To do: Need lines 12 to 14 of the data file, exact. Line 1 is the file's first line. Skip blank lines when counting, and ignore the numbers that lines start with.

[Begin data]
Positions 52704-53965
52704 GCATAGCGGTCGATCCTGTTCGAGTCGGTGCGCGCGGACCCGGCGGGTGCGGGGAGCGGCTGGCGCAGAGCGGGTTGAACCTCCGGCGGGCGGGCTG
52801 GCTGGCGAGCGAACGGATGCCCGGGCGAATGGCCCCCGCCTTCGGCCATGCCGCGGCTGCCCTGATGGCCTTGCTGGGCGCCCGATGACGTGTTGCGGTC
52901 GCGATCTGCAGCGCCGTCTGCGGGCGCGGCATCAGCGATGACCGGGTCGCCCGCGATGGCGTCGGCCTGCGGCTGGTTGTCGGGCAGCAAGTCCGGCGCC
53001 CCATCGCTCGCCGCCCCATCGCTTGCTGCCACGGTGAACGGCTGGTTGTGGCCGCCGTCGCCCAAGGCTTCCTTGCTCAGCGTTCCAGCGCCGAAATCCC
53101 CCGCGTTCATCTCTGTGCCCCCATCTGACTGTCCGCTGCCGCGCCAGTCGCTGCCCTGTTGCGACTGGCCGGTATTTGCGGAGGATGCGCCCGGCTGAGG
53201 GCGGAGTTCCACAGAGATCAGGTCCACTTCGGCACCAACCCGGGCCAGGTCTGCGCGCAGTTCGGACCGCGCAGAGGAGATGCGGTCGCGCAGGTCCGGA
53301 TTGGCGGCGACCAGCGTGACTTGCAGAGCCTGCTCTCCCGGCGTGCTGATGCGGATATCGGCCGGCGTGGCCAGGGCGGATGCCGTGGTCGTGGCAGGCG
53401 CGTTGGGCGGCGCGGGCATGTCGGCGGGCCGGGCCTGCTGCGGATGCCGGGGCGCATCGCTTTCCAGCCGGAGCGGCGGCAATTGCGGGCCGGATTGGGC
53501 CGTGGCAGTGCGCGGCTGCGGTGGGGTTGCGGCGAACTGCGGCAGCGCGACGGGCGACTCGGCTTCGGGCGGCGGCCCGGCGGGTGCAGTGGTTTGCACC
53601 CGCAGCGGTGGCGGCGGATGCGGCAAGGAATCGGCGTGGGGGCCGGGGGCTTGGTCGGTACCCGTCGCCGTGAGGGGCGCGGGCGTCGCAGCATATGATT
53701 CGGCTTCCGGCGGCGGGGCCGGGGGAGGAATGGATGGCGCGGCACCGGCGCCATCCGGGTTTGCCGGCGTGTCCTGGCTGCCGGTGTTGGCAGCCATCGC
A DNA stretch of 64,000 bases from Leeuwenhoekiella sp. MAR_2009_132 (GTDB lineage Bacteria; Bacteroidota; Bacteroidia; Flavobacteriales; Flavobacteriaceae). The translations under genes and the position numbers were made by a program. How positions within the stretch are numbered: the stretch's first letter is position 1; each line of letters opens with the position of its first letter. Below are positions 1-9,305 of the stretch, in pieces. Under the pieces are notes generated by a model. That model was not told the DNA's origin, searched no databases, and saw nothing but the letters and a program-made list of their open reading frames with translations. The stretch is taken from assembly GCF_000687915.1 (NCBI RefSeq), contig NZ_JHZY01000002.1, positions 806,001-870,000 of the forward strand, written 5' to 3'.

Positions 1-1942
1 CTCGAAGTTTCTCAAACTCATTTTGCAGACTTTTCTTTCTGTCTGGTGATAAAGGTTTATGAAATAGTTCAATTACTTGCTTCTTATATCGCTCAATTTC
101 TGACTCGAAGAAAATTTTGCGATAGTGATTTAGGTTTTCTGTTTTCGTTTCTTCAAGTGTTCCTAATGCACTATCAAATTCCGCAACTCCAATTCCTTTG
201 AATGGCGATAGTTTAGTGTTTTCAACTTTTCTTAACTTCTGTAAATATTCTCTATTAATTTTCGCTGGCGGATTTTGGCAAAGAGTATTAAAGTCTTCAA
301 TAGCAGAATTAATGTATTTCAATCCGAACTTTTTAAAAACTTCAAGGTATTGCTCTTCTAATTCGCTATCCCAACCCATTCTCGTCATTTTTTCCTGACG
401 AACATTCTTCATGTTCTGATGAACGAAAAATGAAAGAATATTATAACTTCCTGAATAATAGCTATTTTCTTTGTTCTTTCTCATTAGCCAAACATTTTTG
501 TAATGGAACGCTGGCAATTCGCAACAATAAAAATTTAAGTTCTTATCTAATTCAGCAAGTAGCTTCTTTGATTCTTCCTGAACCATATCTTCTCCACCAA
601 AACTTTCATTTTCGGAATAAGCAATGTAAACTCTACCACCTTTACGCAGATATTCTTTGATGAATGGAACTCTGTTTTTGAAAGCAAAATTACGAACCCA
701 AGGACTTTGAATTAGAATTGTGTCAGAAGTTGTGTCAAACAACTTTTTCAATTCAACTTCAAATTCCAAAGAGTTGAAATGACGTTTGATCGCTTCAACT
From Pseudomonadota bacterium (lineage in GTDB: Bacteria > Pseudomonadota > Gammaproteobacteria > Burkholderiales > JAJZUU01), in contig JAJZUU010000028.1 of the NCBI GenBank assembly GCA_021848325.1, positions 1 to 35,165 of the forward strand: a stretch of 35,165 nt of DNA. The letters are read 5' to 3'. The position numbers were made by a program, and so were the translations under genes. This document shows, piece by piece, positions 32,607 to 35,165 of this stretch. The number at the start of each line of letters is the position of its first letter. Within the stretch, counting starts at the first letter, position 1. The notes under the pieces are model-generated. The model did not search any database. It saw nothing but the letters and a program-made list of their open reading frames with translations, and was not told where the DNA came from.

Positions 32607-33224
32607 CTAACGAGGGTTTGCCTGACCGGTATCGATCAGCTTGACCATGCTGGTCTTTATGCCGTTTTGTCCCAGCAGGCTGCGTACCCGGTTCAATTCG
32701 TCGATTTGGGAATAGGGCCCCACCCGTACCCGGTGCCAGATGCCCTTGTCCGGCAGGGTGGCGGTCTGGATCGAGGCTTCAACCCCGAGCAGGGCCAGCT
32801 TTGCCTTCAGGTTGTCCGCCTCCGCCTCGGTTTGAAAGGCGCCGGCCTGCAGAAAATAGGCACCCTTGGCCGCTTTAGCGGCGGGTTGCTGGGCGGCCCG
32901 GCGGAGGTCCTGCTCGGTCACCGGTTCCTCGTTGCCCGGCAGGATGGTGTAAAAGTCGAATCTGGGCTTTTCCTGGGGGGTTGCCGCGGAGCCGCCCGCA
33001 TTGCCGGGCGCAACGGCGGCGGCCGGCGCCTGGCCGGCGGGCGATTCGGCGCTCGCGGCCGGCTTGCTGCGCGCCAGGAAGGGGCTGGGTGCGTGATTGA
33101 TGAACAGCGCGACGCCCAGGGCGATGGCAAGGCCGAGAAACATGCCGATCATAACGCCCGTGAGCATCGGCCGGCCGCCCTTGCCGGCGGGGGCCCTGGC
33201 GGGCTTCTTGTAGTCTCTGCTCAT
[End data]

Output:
53701 CGGCTTCCGGCGGCGGGGCCGGGGGAGGAATGGATGGCGCGGCACCGGCGCCATCCGGGTTTGCCGGCGTGTCCTGGCTGCCGGTGTTGGCAGCCATCGC
A DNA stretch of 64,000 bases from Leeuwenhoekiella sp. MAR_2009_132 (GTDB lineage Bacteria; Bacteroidota; Bacteroidia; Flavobacteriales; Flavobacteriaceae). The translations under genes and the position numbers were made by a program. How positions within the stretch are numbered: the stretch's first letter is position 1; each line of letters opens with the position of its first letter. Below are positions 1-9,305 of the stretch, in pieces. Under the pieces are notes generated by a model. That model was not told the DNA's origin, searched no databases, and saw nothing but the letters and a program-made list of their open reading frames with translations. The stretch is taken from assembly GCF_000687915.1 (NCBI RefSeq), contig NZ_JHZY01000002.1, positions 806,001-870,000 of the forward strand, written 5' to 3'.

Positions 1-1942